On 4 January 2018, the Secretary of State for Environment, Food and Rural Affairs, the Rt Hon Michael Gove MP, gave a speech setting out plans to replace EU subsidies for farmers with a new system that would prioritise the environment.
Key points of the speech include changes in four specific areas:
- A new approach to support for agriculture, following the UK’s exit from the Common Agricultural Policy (CAP) after Brexit.
- To develop a coherent policy on food – integrating the needs of agriculture businesses, other enterprises, consumers, public health and the environment.
- To give farmers and land managers time and the tools to adapt to the future, but also prepare properly for the changes which are coming.
- To build natural capital thinking into the approach towards all land use and management in order to develop a truly sustainable future for the countryside.
The UK will formally leave the EU in March 2019 but the government anticipates an implementation or transition period for the whole country with the EU lasting for around another two years. The government has pledged that the amount allocated to farming support will be protected throughout and beyond this period right up until the end of this Parliament in 2022. However, the amount allocated to large farming units in England is likely to be reduced.
Common Agricultural Policy (CAP)
Post Brexit the UK will formulate its own national agricultural and environmental policy shaped for its own interests. Mr Gove stated CAP has evolved and improved over time but is still “a fundamentally flawed design”. Paying land owners for the amount of agricultural land had distorted markets, created barriers to innovative new farmers and resulted in lower productivity and little environmental benefit.
New system of environmental direction
Mr Gove announced plans for a new accessible scheme designed to enhance the natural environment. Building on previous Countryside Stewardship and Agri-environment schemes, Mr Gove proposes to “design a scheme accessible to almost any land owner or manager who wishes to enhance the natural environment by planting woodland, providing new habitats for wildlife, increasing biodiversity, contributing to improved water quality and returning cultivated land to wildflower meadows or other more natural states”. Additional money will be made available for those who wish to collaborate to secure environmental improvements collectively at landscape scale. Mr Gove highlights that enhancing the natural environment is a vital mission for the government and leaving the EU allows a Green Brexit.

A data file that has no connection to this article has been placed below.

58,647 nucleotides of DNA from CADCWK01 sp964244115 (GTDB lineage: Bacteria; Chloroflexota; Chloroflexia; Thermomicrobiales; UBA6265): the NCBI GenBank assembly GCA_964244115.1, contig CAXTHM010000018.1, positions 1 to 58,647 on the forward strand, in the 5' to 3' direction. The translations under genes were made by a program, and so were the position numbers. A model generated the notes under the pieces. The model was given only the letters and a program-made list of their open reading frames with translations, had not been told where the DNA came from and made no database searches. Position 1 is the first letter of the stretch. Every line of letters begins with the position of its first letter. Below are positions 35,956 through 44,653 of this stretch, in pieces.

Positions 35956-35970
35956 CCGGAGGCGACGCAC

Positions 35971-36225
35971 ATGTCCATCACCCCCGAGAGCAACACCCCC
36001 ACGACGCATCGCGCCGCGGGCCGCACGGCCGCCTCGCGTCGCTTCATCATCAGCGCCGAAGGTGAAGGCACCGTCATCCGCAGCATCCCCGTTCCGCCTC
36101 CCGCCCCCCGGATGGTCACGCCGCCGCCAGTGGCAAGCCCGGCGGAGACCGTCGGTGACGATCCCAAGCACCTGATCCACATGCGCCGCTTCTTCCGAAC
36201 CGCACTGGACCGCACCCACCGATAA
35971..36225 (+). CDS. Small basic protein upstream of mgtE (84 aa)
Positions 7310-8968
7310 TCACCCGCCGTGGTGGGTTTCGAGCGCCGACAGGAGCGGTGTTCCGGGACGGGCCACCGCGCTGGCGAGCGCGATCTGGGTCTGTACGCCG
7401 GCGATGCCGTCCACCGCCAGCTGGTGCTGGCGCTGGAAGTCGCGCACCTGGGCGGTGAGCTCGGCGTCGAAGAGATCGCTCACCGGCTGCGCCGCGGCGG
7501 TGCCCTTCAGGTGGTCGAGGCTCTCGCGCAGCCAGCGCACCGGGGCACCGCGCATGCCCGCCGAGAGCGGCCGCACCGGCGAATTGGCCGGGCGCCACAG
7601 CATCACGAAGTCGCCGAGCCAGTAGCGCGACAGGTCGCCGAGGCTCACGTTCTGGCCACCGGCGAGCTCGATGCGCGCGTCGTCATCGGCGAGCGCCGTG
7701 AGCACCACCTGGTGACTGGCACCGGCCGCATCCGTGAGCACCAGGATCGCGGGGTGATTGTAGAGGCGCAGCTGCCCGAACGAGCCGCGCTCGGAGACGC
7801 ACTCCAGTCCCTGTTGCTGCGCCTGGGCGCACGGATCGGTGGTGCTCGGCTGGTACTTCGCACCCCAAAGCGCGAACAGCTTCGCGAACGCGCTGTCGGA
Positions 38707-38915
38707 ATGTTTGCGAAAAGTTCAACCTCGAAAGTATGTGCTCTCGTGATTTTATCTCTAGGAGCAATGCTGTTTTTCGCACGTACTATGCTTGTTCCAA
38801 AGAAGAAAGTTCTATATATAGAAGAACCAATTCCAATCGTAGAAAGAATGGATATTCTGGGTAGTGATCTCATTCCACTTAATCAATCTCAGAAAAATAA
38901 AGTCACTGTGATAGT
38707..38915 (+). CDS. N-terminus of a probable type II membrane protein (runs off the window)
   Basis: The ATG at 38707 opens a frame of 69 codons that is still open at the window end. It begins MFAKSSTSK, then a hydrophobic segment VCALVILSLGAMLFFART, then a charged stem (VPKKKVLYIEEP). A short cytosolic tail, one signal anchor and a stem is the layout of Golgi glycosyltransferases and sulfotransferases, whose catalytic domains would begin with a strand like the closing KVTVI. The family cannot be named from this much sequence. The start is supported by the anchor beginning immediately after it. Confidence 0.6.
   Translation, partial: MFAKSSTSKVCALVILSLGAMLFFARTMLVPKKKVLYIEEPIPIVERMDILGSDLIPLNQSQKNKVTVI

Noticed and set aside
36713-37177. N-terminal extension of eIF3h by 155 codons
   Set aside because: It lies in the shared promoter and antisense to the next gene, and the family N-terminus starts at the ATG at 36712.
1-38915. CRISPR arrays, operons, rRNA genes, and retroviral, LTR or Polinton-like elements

Speedier and less bureaucratic financial support for farmers
Mr Gove states the current system is far too bureaucratic, with the Rural Payments Agency taking too long to pay farmers and with Countryside Stewardship Schemes applications being too complex. New Countryside Stewardship schemes are to be simplified to the extent that any farmer can complete an application in a working day.
Support for the Countryside Stewardship agreements entered into before the UK leave the EU will continue and Mr Gove highlights that they will ensure “no one in an existing scheme is unfairly disadvantaged when we transition to new arrangements”. The 2019 BPS scheme will be paid on the same basis as is paid now.
Mr Gove admitted that farmers are inspected far too often and ineffectively because of CAP’s inflexibilities, including the present fear of disallowance. Mr Gove intends to reduce inspections by making them more genuinely risk-based and have them focus on those, limited, areas where standards are not where they should be.
Mr Gove states he wants to develop new approaches to food labelling by not just badging food properly a British, but also creating a new gold-standard metric for food and farming quality.
A Command Paper setting out the proposal will be published later this spring, which will be subject to consultation.
Defra: Farming for the next generation (5 January 2018) and Thomson Reuters: Farm spending to focus on environment after Brexit – Michael Gove (4 January 2018)